67. Cunningham F, Poulsen BE, Ip W, Deber CM (2011) Beta-branched residues adjacent to GG4 motifs promote the efficient association of glycophorin A transmembrane helices. Biopolymers 96:340–347PubMedGoogle Scholar
  68. Dale T, Fahlman RP, Olejniczak M, Uhlenbeck OC (2009) Specificity of the ribosomal A site for aminoacyl-tRNAs. Nucleic Acids Res 37:1202–1210PubMedPubMedCentralGoogle Scholar
  69. Dang S, Sun L, Huang Y, Lu F, Liu Y, Gong H, Wang J, Yan N (2010) Structure of a fucose transporter in an outward-open conformation. Nature 467:734–738PubMedGoogle Scholar
  70. Davis BK (1999) Evolution of the genetic code. Prog Biophys Mol Biol 72:157–243PubMedGoogle Scholar
  71. Demmers JA, Haverkamp J, Heck AJ, Koeppe RE 2nd, Killian JA (2000) Electrospray ionization mass spectrometry as a tool to analyze hydrogen/deuterium exchange kinetics of transmembrane peptides in lipid bilayers. Proc Natl Acad Sci USA 97:3189–3194PubMedGoogle Scholar
  72. Di Cera E (2006) A structural perspective on enzymes activated by monovalent cations. J Biol Chem 281:1305–1308PubMedGoogle Scholar
  73. Di Giulio M (2001) A blind empiricism against the coevolution theory of the origin of the genetic code. J Mol Evol 53:724–732PubMedGoogle Scholar
  74. Dieci G, Hermann-Le Denmat S, Lukhtanov E, Thuriaux P, Werner M, Sentenac A (1995) A universally conserved region of the largest subunit participates in the active site of RNA polymerase III. EMBO J 14:3766–3776PubMedPubMedCentralGoogle Scholar
  75. Dill KA (1990) Dominant forces in protein folding. Biochemistry 29:7133–7155PubMedGoogle Scholar
  76. Dilworth D, Gudavicius G, Leung A, Nelson CJ (2012) The roles of peptidyl-proline isomerases in gene regulation. Biochem Cell Biol 90:55–69PubMedGoogle Scholar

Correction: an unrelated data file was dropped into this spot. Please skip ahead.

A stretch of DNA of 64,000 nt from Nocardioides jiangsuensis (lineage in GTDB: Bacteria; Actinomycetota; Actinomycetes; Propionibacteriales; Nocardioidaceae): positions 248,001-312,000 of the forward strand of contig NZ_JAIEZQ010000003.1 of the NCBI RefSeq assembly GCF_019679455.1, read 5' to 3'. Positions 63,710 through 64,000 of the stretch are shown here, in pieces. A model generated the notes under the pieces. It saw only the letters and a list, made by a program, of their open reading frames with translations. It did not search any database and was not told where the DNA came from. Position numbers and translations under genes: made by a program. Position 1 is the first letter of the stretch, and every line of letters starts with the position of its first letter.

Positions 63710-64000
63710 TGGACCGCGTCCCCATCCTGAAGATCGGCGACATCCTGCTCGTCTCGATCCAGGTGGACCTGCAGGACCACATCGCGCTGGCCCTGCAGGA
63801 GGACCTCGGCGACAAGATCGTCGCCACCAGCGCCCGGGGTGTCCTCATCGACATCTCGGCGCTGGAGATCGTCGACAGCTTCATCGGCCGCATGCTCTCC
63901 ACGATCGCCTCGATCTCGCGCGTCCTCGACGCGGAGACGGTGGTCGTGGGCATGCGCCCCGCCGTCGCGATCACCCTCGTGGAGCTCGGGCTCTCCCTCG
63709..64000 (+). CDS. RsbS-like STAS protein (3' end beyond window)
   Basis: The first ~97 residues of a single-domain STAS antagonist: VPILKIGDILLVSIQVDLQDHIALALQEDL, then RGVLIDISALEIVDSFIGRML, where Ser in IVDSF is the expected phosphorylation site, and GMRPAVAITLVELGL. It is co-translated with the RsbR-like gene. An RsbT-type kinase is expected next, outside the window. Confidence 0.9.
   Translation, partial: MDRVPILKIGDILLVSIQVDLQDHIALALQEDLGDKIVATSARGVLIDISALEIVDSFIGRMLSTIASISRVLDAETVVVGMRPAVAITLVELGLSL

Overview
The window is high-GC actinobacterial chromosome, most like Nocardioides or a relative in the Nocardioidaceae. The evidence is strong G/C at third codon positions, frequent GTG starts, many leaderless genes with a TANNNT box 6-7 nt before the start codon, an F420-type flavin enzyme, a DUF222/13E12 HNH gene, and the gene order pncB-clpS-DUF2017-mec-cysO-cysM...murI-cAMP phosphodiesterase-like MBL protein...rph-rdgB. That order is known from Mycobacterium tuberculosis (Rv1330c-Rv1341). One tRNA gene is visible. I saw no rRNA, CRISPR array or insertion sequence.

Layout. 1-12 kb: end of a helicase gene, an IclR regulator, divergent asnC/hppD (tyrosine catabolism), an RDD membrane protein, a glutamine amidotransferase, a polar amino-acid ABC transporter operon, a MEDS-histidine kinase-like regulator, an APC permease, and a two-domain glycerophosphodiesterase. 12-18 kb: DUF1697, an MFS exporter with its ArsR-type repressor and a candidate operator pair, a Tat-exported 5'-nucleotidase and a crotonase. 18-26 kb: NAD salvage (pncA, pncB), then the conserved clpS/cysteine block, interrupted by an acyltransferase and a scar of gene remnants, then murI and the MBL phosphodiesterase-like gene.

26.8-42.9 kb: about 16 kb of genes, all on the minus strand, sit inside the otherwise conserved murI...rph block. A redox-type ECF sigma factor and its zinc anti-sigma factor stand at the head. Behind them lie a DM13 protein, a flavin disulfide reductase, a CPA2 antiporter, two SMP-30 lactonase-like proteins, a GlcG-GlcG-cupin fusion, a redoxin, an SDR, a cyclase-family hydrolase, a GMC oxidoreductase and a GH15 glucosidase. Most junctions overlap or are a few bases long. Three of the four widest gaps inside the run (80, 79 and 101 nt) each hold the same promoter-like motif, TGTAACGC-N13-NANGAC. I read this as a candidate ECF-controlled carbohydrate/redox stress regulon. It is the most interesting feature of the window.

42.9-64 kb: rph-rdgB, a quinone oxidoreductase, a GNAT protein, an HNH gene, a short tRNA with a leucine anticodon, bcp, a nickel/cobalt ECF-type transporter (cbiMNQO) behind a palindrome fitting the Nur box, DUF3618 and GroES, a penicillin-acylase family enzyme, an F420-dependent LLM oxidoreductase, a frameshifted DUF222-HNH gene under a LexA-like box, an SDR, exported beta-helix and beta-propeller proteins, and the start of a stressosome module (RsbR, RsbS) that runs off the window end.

77. Ding S, Ingleby L, Ahern CA, Horn R (2005) Investigating the putative hinge in Shaker potassium channel. J Gen Physiol 126:213–226PubMedPubMedCentralGoogle Scholar
  78. Doig AJ (2002) Recent advances in helix–coil theory. Biophys Chem 101–102:281–293PubMedGoogle Scholar
  79. Donald JE, Kulp DW, DeGrado WF (2011) Salt bridges: geometrically specific, designable interactions. Proteins 79:898–915PubMedPubMedCentralGoogle Scholar
  80. Doublié S, Tabor S, Long AM, Richardson CC, Ellenberger T (1998) Crystal structure of a bacteriophage T7 DNA replication complex at 2.2 Å resolution. Nature 391:251–258PubMedGoogle Scholar
  81. Doyle DA, Cabral JM, Pfuetzner RA, Kuo A, Gulbis JM, Cohen SL, Chait BT, MacKinnon R (1998) The structure of the potassium channel: molecular basis of K+ conduction and selectivity. Nature 280:69–77Google Scholar
  82. Drawz SM, Bethel CR, Hujer KM, Hurless KN, Distler AM, Caselli E, Prati F, Bonomo RA (2009) The role of a second-shell residue in modifying substrate and inhibitor interactions in the SHV β-lactamase: a study of ambler position Asn276. Biochemistry 48:4557–4566PubMedPubMedCentralGoogle Scholar